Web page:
When we hear from Dave Despain and others who suffer from DDS (Danica Derangement Syndrome), we hear that Patrick is a mediocre driver who would have only driven in a few races if she wasn't an attractive woman. But, looking at her records, we can see that she earned her place in the IRL through her performance, not her looks. She had made her mark in racing long before she appeared in the 2008 Sports Illustrated Swimsuit Issue. Despain's argument that Patrick is popular because of her appearance, rather than her ability, falls flat when we realize that there have only been fourteen race winners (out of more than forty drivers) in the IRL during the last five years, including Danica. She is a competitive driver among all racers, not just women.

And, we have to wonder, was Despain calling Lyn St James "ugly" on his show last Sunday, by implying that Danica's success was only because of she being an attractive woman? No wonder St James seemed uncomfortable on Wind Tunnel. No, Dave, you're not sexist, you are a misogynist.

Danica Patrick does not write the GoDaddy commercials, but appears in them as part of that all important sponsorship agreement. She also appears in commercials for her associate sponsors: Motorola, Boost Mobile, and Peak Performance. Yes, she does get a lot of exposure that way, and we are certain that the reason that she is a hot commodity in advertising is because she is attractive, but that is not what makes her competitive, and it is certainly is not why she is able to race every week. Danica performs on the track well enough to get the attention she receives as a racer.

Or perhaps there are those who think the reason the US Women's Olympic Ski Team won their medals is because they appeared in SI's 2010 Swimsuit issue? That is as ridiculous as claiming that Patrick is successful in racing she was in the 2008 and 2009 swimsuit issues. Sports Illustrated is a sports magazine, after all, and has long included sports stars in the swimsuit photo shoots. In previous swimsuit issues, there have been tennis stars, swimmers, gymnasts, skiers, and snowboarders featured in bikini photos. Danica Patrick is merely the first racecar driver to appear in such an issue. But that shouldn't take away from her racing ability.

Danica has shown that she is still learning, and improving every year in which she races. She may or may not win a race in NASCAR, but at the rate she is improving in the IRL, we feel that it is not a question of if, but when she will win the Indianapolis 500. What will the folks who suffer from DDS say then?

Topic for Discussion: Is Kasey Kahne only allowed to race because he is good looking?

Monday, February 15, 2010


We won't be doing the "Live on Type Delay" this year. Because of our location, our only internet option is dial-up, and, because we live in a multi-unit residence with shared outgoing telephone lines, the times at which we may go on line are limited. If the "Live on Type Delay" isn't posted as quickly as possible after the checker flag, it loses its appeal, and the limitations posed on us make it impossible to post before midnight or the next day. Besides, without MRN in Colorado Springs, there is no point in just repeating what we see on television. But enough about me.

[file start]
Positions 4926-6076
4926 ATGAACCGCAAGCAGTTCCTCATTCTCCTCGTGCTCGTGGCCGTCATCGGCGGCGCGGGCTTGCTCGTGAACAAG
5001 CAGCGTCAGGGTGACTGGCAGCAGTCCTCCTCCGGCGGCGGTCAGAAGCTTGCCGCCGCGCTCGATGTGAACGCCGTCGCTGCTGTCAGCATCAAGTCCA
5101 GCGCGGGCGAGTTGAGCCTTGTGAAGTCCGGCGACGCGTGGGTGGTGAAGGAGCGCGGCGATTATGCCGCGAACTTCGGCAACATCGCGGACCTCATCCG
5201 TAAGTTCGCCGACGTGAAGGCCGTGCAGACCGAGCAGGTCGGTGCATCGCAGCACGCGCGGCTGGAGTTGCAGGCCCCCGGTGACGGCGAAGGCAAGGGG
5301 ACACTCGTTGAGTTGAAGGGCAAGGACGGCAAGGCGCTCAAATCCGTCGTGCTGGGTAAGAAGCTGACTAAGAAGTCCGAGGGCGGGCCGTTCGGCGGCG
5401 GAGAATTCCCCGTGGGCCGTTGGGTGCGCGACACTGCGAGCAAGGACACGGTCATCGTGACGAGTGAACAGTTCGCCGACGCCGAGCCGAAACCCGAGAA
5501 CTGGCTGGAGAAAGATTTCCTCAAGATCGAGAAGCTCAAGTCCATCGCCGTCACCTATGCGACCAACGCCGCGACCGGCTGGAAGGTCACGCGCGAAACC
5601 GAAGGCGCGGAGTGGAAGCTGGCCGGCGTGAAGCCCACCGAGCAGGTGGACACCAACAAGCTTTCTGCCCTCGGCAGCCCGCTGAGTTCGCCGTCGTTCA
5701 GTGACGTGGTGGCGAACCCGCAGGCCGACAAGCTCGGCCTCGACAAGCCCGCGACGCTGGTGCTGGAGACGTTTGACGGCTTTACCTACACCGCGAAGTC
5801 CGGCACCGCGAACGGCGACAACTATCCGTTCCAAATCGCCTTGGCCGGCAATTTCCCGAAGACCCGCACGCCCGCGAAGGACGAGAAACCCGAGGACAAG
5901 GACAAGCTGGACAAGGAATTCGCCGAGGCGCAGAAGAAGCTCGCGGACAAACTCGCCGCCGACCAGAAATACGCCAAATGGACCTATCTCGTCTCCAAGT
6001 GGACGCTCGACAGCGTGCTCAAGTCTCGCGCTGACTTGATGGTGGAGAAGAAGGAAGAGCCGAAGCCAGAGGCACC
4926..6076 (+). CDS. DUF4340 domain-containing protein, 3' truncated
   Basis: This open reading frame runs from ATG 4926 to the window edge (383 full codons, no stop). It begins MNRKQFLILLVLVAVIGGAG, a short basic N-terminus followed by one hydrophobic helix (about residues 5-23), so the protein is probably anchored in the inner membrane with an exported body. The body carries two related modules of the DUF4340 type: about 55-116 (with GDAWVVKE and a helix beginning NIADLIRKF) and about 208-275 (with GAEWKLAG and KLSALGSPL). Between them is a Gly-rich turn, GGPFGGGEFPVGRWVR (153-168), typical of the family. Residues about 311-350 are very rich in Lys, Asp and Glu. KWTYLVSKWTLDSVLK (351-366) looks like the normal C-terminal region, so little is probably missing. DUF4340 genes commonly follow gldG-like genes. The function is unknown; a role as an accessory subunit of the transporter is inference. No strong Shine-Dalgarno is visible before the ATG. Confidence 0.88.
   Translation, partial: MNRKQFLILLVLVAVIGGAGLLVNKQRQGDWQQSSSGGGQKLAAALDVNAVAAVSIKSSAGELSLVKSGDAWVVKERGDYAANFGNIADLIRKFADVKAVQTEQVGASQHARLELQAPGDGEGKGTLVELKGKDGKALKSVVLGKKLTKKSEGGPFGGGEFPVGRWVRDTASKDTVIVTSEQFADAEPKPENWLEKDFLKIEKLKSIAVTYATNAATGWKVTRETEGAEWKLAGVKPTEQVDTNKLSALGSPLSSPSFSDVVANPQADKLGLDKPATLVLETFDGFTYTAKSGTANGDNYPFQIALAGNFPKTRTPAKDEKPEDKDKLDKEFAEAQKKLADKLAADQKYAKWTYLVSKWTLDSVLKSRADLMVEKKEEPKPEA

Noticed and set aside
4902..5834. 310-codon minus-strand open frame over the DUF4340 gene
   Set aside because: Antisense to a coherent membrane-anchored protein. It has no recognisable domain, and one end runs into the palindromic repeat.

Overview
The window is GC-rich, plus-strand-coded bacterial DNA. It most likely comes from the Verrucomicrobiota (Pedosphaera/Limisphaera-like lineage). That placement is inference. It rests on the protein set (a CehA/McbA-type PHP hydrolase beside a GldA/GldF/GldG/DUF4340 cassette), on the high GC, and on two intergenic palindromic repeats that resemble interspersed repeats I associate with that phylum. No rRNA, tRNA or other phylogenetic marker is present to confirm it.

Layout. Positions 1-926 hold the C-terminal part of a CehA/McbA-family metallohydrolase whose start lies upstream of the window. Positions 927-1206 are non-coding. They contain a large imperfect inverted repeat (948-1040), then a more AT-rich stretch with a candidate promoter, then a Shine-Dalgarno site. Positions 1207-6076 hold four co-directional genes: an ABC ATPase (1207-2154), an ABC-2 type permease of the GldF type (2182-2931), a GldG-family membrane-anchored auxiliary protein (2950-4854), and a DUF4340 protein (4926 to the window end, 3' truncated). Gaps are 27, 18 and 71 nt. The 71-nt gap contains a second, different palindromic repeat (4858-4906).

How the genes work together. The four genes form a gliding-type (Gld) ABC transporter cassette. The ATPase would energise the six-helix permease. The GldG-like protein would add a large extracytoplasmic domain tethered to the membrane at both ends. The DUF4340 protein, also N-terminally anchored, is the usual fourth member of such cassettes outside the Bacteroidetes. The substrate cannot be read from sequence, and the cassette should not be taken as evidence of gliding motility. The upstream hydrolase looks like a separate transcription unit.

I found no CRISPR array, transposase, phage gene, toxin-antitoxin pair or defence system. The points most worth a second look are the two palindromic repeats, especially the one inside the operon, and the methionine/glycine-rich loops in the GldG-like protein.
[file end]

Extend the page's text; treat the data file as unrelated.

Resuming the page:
There was no disappointment in the Bud Shootout, the Gatorade Duels, the ARCA race, nor in the Nationwide race and the Truck race. It was all action, and the NASCAR drivers in all three series' put on a great show. This is what we can see when NASCAR backs off on the officiating that keeps the drivers from doing what they can to try to win. This is the closest we can get to the old school racing we remember without bringing back the old school drivers in their prime.

There will be those who will complain about the delays in the Daytona 500 for track repair, but there was really no helping that. The heavy rains in Florida last week and the cooler than normal temperatures combined to cause problems in the track surface--problems that could have provided more action than was necessary. If the pot holes hadn't been fixed, and somebody got seriously injured or killed because of it, we would have once again heard more outcries about lack of safety, which would have undone the progress NASCAR has made toward appeasing the fans.

The only problem I had, personally, was the quality of the TV coverage. What happened to the coverage through the field? Listening to DW and Larry MacRenolds reminisce about the old days gets old when it starts sounding like an old drunk repeating the same story over and over again, as if he forgot he already told the story, or perhaps you didn't hear it right the first time. There was a race going on, and it would have been nice to find out what was happening behind the leaders instead of "where did he come from?"

As it was we had to watch the ticker to figure out where our driver was, with no information as to why he was falling back, or moving up through the field, and how that was happening. And, most of the time, the ticker was of little use, because before we got the information we wanted, it would turn off for a caution or commercial.